BlackBerry will no longer manufacture the BlackBerry Classic, a beloved, updated model of the original that made the company a smartphone leader before Apple entered the scene.
CEO John Chen introduced the Classic after joining the company in 2013, bringing back the raised-button keyboard that BlackBerry enthusiasts loved, and which his predecessor, Thorsten Heins, let fall by the wayside with his push to full touch-screen devices.
The decision to end production of the Classic is one step further toward eliminating the BB10 operating system, which will now only be running on the Passport model, in a pivot to newer phones running on the Android platform.
“The Classic has long surpassed the average lifespan for a smartphone in today’s market,” Ralph Pini, GM for devices and chief operating officer, said in a blog posting. “We are ready for this change so we can give our customers something better.”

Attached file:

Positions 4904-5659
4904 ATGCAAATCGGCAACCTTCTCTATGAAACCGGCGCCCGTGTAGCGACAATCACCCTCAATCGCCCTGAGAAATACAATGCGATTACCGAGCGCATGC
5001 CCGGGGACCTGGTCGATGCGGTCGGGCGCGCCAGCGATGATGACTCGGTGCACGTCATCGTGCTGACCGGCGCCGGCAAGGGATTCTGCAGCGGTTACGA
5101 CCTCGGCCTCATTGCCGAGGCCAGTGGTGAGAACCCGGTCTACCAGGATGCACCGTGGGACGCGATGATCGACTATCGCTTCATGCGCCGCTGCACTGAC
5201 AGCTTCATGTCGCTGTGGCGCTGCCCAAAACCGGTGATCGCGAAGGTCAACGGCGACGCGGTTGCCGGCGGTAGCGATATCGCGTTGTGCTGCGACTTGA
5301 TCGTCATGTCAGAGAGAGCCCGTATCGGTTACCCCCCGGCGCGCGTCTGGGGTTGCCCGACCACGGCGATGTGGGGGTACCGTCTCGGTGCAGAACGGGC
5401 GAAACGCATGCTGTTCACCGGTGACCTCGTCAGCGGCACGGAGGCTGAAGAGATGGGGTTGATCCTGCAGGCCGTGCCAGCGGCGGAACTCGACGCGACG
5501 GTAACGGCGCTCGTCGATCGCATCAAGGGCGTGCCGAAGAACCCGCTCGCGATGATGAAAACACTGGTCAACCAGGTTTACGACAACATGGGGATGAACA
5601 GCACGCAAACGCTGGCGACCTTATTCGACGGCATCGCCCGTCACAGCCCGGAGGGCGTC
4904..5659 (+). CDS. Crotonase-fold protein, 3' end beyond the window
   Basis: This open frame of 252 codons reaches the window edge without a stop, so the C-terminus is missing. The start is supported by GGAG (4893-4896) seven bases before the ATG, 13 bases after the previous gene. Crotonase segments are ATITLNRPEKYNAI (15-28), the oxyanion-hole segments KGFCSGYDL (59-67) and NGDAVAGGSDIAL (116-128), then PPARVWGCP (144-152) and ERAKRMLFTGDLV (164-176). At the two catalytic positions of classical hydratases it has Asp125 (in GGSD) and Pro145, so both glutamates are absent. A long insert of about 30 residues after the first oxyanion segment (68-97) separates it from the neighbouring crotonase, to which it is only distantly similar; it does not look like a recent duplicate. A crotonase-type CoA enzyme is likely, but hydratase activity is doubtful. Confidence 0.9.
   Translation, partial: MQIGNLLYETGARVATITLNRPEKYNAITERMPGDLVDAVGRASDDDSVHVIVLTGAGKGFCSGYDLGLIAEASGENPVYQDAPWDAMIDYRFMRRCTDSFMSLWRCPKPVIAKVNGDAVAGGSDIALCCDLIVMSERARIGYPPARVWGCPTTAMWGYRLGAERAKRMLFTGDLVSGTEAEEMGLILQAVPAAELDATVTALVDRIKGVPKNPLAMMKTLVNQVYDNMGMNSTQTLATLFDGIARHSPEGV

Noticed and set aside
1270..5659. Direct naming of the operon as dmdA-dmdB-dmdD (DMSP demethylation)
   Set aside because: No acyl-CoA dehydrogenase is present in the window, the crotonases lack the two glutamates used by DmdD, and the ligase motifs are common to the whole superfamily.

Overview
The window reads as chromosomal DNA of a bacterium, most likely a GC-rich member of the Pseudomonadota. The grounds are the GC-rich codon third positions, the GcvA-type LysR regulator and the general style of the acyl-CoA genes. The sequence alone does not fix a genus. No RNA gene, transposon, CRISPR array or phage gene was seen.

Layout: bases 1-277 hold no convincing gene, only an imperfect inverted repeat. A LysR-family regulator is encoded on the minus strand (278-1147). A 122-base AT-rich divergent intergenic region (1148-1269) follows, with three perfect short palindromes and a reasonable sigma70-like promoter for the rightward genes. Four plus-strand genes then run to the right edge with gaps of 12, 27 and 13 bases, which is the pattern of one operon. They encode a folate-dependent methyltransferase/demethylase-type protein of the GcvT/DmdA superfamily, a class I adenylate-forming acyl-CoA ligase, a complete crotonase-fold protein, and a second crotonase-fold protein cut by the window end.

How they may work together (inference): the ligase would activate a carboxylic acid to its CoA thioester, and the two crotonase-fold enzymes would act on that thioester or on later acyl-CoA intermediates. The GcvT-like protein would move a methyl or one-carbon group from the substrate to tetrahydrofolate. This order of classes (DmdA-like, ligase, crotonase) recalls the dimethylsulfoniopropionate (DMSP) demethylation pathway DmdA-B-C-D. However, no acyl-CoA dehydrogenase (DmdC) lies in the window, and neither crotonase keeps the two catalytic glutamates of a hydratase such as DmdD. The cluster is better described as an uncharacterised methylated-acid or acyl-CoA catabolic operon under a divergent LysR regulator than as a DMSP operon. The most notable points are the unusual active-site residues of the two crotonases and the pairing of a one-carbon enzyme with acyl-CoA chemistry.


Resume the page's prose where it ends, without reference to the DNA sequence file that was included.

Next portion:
BlackBerry is still on track to deliver the next version of its BB10 software next month with a second update to follow in 2017, according to the memo.
One of the biggest group of BlackBerry fans over the years has been government workers, due to the phone’s reputation for security and its finger-friendly keyboard. Now it seems even politicians will have to give them up.
An e-mail to US senate staffers last week said that once the company depleted its current stock of about 600 BlackBerry phones, there would be no more more BlackBerrys issued, except in the case of warranty exchanges, according to the Wall Street Journal.
BlackBerry shares fell by 2,1% to US$6,62 at 10.24am in New York. The stock had dropped by 27% so far this year through to last Friday. — (c) 2016 Bloomberg LP
- Reporting with assistance from Gerrit De Vynck